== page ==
- Formulae are short, simple, and easy to understand.
- Formulae are not atomised to the extent that they become difficult to understand in aggregate.
Complex formulae are difficult to understand – often even for the person that created them. Complex formulae are also more likely to have errors.
To reduce these issues, make formulae easy to understand.
Make short formulae with few functions
We need to keep our formulae short and using few functions. A complex formula may need to be split into multiple steps, across several cells. That is, use "helper columns" (or rows) to do a complex calculation in steps rather than all in a single formula.
As a guide, any formula that is longer than 100 characters, or uses 4 or more functions, is a candidate for simplification.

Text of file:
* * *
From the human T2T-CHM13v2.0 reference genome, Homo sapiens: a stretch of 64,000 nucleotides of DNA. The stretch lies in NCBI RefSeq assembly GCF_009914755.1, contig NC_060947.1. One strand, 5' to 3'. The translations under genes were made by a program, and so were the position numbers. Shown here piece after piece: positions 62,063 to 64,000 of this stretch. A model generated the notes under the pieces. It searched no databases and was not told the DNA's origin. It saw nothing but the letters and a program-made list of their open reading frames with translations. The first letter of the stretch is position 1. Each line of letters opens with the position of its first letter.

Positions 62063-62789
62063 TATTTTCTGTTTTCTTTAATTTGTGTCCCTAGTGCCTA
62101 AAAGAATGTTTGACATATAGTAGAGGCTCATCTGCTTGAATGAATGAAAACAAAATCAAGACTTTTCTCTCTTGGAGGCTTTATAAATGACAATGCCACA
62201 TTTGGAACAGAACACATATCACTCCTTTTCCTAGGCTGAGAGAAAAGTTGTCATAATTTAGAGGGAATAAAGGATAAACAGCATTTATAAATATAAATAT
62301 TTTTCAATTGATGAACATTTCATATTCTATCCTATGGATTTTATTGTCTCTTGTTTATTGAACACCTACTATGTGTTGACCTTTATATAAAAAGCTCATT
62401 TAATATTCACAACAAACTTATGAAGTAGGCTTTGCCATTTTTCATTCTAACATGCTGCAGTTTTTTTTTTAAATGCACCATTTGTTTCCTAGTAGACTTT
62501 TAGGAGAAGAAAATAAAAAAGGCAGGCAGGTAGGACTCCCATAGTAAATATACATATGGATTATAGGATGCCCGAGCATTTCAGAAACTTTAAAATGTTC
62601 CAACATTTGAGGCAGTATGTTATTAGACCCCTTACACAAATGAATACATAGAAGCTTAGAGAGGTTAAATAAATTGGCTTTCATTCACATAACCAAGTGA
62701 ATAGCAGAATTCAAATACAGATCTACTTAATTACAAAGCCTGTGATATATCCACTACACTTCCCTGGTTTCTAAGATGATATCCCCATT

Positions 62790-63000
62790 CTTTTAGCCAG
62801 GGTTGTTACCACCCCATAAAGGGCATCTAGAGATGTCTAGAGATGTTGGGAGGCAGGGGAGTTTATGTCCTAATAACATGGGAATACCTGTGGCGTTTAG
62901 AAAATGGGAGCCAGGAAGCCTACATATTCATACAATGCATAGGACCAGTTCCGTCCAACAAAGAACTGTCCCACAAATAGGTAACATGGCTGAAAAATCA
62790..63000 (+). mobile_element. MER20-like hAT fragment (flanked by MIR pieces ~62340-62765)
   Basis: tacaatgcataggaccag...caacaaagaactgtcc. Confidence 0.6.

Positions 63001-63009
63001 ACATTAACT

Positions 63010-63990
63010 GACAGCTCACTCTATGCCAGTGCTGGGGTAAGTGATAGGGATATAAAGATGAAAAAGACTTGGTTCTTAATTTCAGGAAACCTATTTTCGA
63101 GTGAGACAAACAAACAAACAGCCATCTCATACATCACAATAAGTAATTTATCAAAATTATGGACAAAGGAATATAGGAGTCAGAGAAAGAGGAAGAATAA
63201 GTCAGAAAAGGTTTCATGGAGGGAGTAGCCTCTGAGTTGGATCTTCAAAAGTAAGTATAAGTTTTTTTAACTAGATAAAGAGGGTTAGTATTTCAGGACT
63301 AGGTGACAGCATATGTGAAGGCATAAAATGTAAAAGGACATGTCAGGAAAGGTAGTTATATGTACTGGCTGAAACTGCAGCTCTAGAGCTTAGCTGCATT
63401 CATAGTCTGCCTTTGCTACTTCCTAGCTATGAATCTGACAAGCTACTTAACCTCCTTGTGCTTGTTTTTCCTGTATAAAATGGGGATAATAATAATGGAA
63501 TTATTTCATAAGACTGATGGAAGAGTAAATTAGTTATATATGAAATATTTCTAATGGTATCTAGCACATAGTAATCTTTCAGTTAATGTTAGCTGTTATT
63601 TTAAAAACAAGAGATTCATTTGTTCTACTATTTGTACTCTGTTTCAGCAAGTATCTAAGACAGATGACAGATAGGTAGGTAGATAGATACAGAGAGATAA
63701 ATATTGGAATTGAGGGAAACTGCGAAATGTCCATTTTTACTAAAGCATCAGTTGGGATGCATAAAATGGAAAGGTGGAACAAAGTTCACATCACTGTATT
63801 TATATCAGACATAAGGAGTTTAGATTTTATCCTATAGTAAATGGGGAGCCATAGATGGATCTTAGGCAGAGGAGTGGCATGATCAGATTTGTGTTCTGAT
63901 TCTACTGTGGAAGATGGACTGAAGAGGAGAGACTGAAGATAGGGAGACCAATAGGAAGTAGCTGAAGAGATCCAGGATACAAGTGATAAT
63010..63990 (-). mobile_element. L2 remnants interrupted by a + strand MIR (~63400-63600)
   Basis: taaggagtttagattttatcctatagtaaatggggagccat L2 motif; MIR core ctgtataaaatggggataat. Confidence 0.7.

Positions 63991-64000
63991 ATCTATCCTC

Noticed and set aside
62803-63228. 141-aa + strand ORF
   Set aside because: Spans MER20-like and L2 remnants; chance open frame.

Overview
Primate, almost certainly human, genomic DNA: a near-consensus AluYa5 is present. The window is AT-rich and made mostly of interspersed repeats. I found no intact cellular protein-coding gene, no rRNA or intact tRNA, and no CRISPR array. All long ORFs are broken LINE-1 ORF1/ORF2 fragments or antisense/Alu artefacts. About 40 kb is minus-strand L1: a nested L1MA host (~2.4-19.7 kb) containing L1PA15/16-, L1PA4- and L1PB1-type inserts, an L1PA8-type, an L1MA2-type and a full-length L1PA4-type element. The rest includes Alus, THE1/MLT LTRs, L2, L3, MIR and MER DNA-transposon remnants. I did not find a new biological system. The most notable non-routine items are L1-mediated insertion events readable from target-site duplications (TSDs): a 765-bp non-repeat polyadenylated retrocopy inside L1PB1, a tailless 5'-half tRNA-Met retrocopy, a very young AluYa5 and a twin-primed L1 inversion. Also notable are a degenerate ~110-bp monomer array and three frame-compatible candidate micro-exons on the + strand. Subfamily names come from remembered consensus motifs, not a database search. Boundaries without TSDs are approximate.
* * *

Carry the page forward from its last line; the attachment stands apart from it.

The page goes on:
Trade-off between simple and atomization
However, there is a trade-off between the complexity of an individual formula and the aggregate complexity of a spreadsheet.
Dividing formulae into many small parts – atomization – leads to a proliferation of formulae and can result in long arcs of precedence (i.e., long sequence of cells in a calculation chain), which can be difficult to untangle. A highly atomised spreadsheet may be more difficult to understand than one that has fewer, slightly more complex formulae.
Seek a balance between formula complexity, atomization, and length of precedence arcs – with the goal of making the spreadsheet easy to understand, use, and change.